Five Things: IU 69, Ohio State 66

Indiana earned an important win over No. 22 Ohio State on Saturday. Here's 5 things I'm thinking about.

Indiana earned an important 69-66 win over No. 22 Ohio State on Saturday afternoon at Assembly Hall. The Hoosiers are now 12-4 overall and 2-1 in the Big Ten. Here are five things I'm thinking about after the Hoosiers' win.

1. BLACKMON SUCCEEDED WITHOUT THE 3: It's been a tough stretch of games for freshman guard James Blackmon Jr., but he broke out of it against the Buckeyes in an unusual way. Blackmon, a dead-eye perimeter shooter, started to attack the rim, and then he got going.

There were a lot of positives that came out of the Hoosiers' win over Ohio State, but none were more important than this one to Indiana coach Tom Crean. Blackmon learned an important lesson, and he learned ways in which he can affect the game without making 3s. He showed other teams those things, too, and that matters.

Blackmon scored 16 of his 18 points in the second half, including a tough floater and some very important free throws down the stretch. After he saw the ball go in the basket once, Blackmon immediately nailed a 3. That's how he can get going on nights he's not feeling it, and he should have a better understanding of that now.

2. CHANGE IN THE STARTING LINEUP: We've discussed this before, but it's time for Emmitt Holt to replace Hanner Mosquera-Perea in the starting lineup. Will it happen? I don't know. But it should. Holt has consistently outperformed Mosquera-Perea, and he has proven to be a much more reliable interior option over long stretches.

Holt is undersized, but he's excellent at timing blocked shots, he's a good rebounder, and he takes his time and finishes around the rim. Those are the things Indiana needs in a big man. Maybe coming off the bench will be a better role for Mosquera-Perea. Maybe it won't. Either way, he hasn't done his job consistently, and it's time to make a change in the starting lineup.

3. EFFORT CHANGES SO MUCH: Indiana didn't play with great effort at Michigan State, and was blown out. The Hoosiers played with lots of effort -- even when shots weren't falling -- against Ohio State, and won. It really does matter that much.

When Indiana attacks the offensive glass like it did on Saturday, the Hoosiers are a much different team. Troy Williams can rebound with the best of them when he goes to the boards every time, and IU's guards are better rebounders than many give them credit for.

It's difficult for teams to play with the same kind of energy and effort on the road as they do at home, especially teams as young as the Hoosiers. But if IU can find a way to bring that intensity more often, it will surprise some people. Effort can help teams overcome other deficiencies.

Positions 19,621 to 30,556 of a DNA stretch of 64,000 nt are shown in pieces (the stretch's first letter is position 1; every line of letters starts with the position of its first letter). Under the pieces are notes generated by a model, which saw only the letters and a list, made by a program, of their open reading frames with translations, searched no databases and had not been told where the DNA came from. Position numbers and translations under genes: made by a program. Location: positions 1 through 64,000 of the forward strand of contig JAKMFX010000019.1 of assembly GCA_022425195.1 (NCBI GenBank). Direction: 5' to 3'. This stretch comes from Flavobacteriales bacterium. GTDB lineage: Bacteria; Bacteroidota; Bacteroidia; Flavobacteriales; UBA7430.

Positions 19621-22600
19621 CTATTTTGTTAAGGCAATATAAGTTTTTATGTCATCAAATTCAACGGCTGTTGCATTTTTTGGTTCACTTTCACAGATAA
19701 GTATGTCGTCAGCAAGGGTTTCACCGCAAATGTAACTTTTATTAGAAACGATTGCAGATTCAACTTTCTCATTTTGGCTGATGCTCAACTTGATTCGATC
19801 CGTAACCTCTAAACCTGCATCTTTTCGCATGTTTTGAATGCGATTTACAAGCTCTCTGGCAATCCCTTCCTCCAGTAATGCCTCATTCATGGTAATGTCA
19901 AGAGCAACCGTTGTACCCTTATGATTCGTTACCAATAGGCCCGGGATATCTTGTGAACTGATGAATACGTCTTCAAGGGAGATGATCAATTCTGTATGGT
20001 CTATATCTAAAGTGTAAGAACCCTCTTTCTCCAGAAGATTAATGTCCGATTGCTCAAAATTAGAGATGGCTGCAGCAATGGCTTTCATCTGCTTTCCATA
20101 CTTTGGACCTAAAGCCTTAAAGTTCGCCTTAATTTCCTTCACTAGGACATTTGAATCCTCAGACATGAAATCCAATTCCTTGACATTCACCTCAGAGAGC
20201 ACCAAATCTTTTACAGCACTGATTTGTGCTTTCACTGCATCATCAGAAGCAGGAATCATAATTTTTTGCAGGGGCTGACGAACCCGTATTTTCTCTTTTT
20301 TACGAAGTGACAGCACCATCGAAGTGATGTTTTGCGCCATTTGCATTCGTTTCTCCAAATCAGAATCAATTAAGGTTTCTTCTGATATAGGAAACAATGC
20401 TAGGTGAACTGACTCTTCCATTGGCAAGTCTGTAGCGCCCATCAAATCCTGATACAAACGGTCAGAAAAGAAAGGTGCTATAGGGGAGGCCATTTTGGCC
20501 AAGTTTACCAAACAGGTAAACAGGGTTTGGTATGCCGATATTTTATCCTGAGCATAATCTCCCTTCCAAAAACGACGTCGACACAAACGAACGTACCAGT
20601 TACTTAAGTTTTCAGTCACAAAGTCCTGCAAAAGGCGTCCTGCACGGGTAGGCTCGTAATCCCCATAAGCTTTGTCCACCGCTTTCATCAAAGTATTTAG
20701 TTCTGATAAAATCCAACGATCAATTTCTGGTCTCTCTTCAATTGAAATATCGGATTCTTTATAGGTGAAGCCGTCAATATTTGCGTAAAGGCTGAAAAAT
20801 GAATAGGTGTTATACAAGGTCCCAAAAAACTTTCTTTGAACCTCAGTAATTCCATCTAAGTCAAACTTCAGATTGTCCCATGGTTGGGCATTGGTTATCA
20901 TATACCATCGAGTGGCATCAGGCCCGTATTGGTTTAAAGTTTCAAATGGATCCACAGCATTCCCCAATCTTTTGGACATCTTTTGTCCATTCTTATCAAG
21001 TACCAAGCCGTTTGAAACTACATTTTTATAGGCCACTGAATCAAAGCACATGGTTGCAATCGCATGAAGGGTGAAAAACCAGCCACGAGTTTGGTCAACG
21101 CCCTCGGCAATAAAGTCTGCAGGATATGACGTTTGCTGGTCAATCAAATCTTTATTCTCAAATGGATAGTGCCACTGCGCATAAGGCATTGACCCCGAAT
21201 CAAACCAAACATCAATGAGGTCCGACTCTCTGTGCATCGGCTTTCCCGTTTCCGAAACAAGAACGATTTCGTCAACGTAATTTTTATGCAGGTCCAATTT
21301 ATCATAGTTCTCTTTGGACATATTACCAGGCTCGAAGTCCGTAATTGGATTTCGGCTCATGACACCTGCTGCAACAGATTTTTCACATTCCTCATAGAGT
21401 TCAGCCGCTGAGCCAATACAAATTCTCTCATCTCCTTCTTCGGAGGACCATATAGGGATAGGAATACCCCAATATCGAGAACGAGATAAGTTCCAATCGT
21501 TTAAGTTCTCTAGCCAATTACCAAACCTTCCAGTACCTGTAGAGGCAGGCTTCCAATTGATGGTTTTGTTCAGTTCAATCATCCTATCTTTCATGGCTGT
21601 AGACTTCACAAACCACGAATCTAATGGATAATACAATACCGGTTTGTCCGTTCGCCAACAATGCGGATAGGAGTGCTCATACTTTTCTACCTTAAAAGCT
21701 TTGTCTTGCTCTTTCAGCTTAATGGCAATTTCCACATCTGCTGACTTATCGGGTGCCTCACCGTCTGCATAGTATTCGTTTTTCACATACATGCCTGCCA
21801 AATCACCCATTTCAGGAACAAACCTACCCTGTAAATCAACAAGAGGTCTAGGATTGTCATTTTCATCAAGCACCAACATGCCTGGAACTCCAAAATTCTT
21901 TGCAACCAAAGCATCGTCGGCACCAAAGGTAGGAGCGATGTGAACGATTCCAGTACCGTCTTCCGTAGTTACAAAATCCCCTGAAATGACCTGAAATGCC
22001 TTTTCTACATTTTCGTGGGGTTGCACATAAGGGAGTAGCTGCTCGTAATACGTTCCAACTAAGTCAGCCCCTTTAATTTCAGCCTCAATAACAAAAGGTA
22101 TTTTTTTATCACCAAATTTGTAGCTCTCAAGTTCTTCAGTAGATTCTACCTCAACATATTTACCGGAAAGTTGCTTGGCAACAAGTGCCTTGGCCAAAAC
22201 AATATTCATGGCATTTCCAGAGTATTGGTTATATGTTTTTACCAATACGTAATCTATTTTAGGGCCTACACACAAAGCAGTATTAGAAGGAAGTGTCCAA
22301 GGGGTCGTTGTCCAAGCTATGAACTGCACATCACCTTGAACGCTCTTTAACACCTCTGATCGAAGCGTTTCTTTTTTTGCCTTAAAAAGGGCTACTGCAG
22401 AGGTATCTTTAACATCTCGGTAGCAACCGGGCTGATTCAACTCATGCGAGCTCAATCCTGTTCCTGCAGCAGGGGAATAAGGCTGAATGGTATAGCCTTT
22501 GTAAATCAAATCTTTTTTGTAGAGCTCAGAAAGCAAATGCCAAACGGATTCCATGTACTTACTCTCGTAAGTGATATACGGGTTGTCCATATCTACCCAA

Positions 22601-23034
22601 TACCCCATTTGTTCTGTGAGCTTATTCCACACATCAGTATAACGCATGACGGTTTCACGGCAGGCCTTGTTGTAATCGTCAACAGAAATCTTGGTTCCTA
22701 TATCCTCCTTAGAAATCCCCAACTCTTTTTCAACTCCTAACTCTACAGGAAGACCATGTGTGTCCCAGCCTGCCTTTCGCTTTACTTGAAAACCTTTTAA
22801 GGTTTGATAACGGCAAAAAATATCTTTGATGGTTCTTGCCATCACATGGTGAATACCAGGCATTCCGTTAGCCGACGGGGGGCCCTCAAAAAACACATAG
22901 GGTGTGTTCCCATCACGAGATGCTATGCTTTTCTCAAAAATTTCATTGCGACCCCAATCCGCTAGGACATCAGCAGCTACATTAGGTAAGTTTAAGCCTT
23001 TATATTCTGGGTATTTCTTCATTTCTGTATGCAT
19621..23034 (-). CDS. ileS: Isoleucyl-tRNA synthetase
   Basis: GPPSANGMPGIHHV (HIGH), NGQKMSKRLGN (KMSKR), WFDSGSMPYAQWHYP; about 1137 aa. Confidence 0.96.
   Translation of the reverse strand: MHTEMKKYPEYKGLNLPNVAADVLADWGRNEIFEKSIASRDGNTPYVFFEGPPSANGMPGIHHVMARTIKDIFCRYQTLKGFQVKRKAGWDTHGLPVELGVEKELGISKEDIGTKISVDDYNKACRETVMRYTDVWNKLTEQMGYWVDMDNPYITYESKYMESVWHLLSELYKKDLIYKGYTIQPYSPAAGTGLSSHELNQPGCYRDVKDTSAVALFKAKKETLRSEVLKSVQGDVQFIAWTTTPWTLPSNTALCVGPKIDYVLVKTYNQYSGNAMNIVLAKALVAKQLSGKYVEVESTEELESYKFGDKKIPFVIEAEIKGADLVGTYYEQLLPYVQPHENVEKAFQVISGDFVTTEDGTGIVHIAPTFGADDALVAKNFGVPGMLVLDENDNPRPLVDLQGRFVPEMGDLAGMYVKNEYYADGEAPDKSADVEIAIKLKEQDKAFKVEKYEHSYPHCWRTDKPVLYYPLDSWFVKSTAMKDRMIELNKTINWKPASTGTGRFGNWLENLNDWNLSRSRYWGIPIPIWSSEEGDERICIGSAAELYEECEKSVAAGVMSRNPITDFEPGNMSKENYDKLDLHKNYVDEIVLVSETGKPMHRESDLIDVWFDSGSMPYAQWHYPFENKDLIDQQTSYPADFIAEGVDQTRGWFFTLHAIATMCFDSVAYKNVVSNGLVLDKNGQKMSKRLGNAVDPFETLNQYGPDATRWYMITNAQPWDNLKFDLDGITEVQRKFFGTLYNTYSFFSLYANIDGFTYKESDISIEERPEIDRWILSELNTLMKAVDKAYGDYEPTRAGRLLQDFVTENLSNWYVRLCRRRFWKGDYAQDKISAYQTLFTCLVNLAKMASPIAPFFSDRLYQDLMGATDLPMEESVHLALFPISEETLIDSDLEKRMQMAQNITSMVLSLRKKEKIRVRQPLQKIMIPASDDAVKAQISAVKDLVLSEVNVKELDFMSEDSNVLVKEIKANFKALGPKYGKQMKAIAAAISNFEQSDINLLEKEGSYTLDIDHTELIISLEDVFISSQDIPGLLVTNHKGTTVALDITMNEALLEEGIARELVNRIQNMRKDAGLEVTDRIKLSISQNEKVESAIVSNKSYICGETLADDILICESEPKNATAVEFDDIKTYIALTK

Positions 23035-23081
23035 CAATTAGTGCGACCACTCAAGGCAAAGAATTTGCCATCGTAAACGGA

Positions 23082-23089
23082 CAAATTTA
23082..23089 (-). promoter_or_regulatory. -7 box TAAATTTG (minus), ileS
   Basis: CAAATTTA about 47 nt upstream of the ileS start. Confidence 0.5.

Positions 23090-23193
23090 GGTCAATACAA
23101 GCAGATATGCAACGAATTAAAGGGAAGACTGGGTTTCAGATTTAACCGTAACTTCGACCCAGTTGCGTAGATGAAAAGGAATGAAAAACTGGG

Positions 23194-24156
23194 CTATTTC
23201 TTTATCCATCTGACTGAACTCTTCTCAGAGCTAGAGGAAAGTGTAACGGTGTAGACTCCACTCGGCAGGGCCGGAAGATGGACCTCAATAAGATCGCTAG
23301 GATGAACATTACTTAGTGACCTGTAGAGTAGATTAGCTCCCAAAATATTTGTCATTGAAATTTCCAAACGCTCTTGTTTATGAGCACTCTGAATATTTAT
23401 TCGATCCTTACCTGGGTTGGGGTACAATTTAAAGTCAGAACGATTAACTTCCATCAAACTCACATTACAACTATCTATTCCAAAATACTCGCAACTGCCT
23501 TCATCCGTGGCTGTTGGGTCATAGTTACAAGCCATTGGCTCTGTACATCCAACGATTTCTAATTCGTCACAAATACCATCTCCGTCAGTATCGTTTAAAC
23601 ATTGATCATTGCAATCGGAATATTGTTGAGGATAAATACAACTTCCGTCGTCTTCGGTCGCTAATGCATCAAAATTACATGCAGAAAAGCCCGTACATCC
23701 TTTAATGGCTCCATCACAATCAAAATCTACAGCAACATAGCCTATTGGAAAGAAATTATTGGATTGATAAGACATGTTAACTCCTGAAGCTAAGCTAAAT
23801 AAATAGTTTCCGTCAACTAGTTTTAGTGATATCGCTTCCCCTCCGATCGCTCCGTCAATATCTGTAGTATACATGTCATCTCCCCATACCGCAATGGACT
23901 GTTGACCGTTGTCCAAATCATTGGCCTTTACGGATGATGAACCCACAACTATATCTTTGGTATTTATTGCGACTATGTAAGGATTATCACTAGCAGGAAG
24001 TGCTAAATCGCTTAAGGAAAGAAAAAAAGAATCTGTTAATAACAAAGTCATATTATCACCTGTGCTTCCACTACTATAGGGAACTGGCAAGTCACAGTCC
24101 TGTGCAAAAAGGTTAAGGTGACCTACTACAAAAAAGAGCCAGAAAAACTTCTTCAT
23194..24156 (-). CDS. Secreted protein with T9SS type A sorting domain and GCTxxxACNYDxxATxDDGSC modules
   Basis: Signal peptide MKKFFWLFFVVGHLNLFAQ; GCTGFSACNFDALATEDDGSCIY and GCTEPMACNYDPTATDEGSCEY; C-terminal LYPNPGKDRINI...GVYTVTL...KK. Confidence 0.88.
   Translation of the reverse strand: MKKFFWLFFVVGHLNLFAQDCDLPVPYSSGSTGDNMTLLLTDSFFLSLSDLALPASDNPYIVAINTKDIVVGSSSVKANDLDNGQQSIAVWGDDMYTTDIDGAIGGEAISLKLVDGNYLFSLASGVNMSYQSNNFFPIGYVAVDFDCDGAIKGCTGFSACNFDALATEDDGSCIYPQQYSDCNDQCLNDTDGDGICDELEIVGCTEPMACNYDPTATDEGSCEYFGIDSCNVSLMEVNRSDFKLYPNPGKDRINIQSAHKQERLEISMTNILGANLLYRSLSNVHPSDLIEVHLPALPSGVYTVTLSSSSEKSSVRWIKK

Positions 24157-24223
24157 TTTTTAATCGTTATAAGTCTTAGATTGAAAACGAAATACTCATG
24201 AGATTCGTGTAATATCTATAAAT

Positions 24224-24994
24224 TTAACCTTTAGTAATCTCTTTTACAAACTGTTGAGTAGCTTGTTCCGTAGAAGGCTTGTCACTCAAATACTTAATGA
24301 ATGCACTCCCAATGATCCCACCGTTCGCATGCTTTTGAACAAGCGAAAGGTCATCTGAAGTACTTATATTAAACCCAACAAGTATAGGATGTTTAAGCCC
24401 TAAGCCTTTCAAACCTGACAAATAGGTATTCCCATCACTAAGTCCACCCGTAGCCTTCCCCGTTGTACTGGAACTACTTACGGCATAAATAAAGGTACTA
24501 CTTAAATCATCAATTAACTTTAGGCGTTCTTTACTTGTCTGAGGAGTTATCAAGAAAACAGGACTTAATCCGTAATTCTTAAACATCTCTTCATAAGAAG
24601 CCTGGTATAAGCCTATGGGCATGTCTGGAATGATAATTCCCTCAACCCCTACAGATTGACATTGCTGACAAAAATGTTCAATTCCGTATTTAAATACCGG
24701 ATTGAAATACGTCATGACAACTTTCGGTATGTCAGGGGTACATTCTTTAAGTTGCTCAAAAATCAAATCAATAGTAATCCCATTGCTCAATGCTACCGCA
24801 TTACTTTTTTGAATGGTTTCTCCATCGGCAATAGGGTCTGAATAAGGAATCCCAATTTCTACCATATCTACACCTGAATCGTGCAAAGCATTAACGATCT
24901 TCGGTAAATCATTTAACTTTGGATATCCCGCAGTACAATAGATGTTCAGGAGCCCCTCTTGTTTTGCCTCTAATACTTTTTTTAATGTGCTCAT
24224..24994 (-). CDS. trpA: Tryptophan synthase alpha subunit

4. HARTMAN'S AWARENESS ... is uncommon, it really is. Collin Hartman almost always makes the right basketball play, and that's why he's been such an important piece of Indiana's puzzle. Hartman played long stretches as the Hoosiers' center against Ohio State, and the Hoosiers stretched their lead during that time. I didn't think they'd get away with that before the season.

Hartman is undersized in the post, but he's one of the Hoosiers' best interior defenders. Why? His court awareness and understanding of the game. Like Holt, Hartman excels in timing blocks, and he boxes out better than most in college basketball. Fundamentals are a lost art for some, but they are the reason Hartman is in the rotation and making a major difference.

5. MAKE TEAMS MATCH YOU: Indiana is small. We all knew it would be during the offseason. They play small, and they're going to continue to play small.

People often talk about the fact the Hoosiers struggle to defend bigger teams, but less mention the fact that the bigger team must also defend IU. The goal, whether playing big or small, is to force the opposition to match you. Against Ohio State, Indiana did just that.

Ohio State's centers couldn't guard Hartman because he's a threat to shoot it from the perimeter and he's a strong driver to the rim. They also couldn't guard Troy Williams, who they sometimes had to switch onto after screens.

As soon as Hartman checked into the game in the second half, Thad Matta immediately pulled Amir Williams out of the game and went smaller. That's a win for the Hoosiers, and it's something they hope to continue to do against other bigger conference teams.


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